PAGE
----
The Pentagon this week released details of a policy review that foresees reducing the number of deployed nuclear warheads in the American arsenal and shifting deterrence strategy away from a reliance on offensive nuclear weapons. The study is consistent with pledges by President George W. Bush and Russian President Vladimir Putin to cut the numbers of warheads. But the study drew widespread criticism for calling for some decommissioned U.S. warheads to be stored and not destroyed. Many, including some Russians, are now wondering whether the U.S. is fully committed to genuine nuclear arms reduction.
Washington, 11 January 2002 (RFE/RL) -- A U.S. Department of Defense plan to reduce the number of deployed nuclear warheads in the American arsenal has drawn fire from critics who say the U.S. may not be committed to genuine arms reduction.
The Pentagon released details of the long-awaited plan, called the Nuclear Posture Review, on 9 January.
The review foresees a reduction in the number of deployed nuclear warheads from around 7,000 to 3,800 in five years and further reductions to 1,700 to 2,200 warheads after that. It is part of a larger effort to shift U.S. deterrence strategy away from a reliance on offensive nuclear weapons in favor of a broader mix of nuclear and non-nuclear capabilities.
The cuts are consistent with an agreement in November between U.S. President George W. Bush and Russian President Vladimir Putin to drastically reduce the two countries' nuclear arsenals.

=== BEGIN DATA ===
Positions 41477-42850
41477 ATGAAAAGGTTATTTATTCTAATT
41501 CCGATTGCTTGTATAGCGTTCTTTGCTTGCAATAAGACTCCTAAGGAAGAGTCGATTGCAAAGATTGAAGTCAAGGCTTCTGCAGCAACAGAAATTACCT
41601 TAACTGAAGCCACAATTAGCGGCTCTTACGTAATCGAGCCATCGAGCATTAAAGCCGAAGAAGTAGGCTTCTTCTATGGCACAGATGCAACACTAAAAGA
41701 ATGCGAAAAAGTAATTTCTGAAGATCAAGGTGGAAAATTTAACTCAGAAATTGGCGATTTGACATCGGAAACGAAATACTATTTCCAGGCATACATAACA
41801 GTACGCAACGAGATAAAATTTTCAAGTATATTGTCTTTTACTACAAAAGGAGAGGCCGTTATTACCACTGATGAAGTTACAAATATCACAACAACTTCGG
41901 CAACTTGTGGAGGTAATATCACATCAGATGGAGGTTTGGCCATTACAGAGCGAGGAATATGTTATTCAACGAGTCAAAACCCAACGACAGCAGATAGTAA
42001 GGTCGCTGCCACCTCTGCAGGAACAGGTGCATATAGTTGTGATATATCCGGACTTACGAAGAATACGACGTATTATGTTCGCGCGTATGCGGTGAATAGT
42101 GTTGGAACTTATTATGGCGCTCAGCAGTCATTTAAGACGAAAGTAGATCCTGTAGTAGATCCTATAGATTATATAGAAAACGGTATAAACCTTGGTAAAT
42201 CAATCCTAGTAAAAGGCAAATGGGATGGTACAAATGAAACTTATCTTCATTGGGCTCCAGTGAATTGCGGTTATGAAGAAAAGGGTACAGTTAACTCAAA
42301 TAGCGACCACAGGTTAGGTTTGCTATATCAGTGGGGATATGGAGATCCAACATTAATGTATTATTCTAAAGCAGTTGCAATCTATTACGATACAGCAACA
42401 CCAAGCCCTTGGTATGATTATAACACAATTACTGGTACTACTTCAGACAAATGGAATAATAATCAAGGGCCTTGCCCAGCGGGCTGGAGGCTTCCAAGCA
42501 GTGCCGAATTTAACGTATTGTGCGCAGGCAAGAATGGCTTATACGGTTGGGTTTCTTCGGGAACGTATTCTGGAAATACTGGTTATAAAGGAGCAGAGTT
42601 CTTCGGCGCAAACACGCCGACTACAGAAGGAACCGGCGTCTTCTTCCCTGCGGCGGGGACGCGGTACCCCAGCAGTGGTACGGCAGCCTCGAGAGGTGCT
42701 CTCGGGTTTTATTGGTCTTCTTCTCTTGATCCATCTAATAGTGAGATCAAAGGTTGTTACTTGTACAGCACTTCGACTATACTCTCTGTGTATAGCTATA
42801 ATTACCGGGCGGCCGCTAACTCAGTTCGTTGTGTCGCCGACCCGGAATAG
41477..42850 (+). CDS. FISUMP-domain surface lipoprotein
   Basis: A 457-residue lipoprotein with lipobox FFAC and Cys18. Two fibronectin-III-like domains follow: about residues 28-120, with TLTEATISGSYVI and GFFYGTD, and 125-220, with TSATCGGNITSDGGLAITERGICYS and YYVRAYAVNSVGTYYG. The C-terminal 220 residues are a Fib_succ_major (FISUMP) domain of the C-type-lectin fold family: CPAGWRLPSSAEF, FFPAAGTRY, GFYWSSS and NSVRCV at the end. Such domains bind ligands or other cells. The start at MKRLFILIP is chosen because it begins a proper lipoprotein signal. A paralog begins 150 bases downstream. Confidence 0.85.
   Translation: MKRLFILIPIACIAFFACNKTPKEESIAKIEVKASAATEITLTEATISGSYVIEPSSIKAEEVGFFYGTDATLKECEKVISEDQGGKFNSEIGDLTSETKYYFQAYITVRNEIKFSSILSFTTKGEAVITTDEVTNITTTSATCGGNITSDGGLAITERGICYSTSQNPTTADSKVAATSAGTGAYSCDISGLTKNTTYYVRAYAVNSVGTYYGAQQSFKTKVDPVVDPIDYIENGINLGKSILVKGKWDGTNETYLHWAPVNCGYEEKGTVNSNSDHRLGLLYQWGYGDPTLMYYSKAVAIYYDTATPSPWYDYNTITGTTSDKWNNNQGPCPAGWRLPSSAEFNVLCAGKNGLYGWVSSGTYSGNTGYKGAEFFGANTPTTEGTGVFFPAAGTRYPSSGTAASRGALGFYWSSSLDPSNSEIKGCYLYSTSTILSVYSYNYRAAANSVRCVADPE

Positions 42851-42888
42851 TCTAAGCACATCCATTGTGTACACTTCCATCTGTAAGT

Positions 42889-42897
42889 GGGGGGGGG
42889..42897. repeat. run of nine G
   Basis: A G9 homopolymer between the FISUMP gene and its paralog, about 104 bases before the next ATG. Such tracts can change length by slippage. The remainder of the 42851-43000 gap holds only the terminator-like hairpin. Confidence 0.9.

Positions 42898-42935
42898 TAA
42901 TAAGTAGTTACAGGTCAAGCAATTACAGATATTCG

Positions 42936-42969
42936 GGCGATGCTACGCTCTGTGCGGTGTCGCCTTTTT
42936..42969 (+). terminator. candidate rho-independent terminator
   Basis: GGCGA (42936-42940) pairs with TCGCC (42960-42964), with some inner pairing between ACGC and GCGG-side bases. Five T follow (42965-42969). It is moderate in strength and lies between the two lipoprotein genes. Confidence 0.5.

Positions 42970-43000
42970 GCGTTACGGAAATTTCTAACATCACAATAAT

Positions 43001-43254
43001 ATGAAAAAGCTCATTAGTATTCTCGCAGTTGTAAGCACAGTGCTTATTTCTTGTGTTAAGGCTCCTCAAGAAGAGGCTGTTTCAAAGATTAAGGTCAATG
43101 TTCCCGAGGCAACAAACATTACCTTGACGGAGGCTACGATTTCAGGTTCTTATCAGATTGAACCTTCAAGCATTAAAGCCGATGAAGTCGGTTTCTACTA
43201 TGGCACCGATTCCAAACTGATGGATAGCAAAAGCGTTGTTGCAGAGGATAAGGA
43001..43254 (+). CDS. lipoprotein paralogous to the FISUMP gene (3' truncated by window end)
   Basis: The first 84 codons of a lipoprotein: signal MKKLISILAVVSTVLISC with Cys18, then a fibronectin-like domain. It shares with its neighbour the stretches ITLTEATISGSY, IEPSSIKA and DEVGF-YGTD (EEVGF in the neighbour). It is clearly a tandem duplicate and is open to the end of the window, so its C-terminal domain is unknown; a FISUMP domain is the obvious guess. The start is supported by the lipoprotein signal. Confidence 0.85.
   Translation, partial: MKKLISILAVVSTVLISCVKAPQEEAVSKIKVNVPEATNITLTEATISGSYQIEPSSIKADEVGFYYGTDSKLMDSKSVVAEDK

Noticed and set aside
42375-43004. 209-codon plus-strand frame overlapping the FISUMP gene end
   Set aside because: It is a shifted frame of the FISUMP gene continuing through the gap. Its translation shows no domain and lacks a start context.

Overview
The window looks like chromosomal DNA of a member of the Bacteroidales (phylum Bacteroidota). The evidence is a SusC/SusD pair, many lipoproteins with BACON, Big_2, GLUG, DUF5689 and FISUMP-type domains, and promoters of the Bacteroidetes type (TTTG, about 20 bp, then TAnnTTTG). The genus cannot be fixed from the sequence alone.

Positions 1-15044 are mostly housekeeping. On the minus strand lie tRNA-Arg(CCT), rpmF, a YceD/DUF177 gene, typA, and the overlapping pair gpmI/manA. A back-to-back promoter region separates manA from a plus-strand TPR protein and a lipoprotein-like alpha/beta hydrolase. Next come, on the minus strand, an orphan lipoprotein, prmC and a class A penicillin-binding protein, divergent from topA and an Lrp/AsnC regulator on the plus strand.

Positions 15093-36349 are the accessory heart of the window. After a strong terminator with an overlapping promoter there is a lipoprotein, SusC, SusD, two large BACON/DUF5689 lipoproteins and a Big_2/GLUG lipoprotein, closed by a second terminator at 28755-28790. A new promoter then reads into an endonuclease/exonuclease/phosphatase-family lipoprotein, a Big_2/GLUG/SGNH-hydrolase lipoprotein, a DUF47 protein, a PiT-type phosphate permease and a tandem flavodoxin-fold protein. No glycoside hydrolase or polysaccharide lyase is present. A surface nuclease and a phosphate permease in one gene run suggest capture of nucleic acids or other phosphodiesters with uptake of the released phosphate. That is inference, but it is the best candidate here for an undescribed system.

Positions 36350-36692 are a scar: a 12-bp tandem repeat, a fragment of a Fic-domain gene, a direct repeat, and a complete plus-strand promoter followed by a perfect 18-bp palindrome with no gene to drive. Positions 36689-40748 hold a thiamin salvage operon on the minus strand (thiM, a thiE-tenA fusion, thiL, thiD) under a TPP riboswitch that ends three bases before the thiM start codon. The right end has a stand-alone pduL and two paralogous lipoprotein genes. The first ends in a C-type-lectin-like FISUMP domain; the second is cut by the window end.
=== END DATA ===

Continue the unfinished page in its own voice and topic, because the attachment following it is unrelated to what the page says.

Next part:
But one part of the plan has come under particular criticism. According to the review, an unspecified number of decommissioned U.S. warheads would not be destroyed but rather placed in storage for possible future use. Observers say it proves the U.S. is not genuinely committed to arms reduction.
Charles Pena of the Washington-based think tank the Cato Institute is one of those critics. He says the plan to store and not destroy the decommissioned warheads is "disturbing" and counterproductive.
"I think there are some inconsistent and disturbing aspects of the review. For one, President [George W.] Bush has said that we will reduce our strategic nuclear arsenal down to no more than 2,200 weapons -- and President Putin in Russia agreed to do the same," Pena says. "And now, we're finding out that there are these new counting rules that say, 'Well, if we take the weapons offline and don't deploy them and put them into storage, then that counts towards reducing to 2,200 weapons.'"
Pena says simply removing warheads sends the wrong message to Russia and other nuclear powers: "It creates an incentive for other countries to do the same, in particular Russia. I can't imagine if we're keeping extra weapons in storage, that the Russians are not going to do the same thing. So it defeats one of the primary purposes of reducing your inventories -- which is reducing your inventories."
Pena says a reluctance to destroy warheads reflects what he calls a lingering Cold War mentality among some members of the U.S. administration: "I think there are people inside the administration that still have this Cold War mentality that somehow the Russians are going to come back and be a threat to the United States. And if it's not going to be the Russians, then it's going to be the Chinese. So I think there's some of that thinking going on."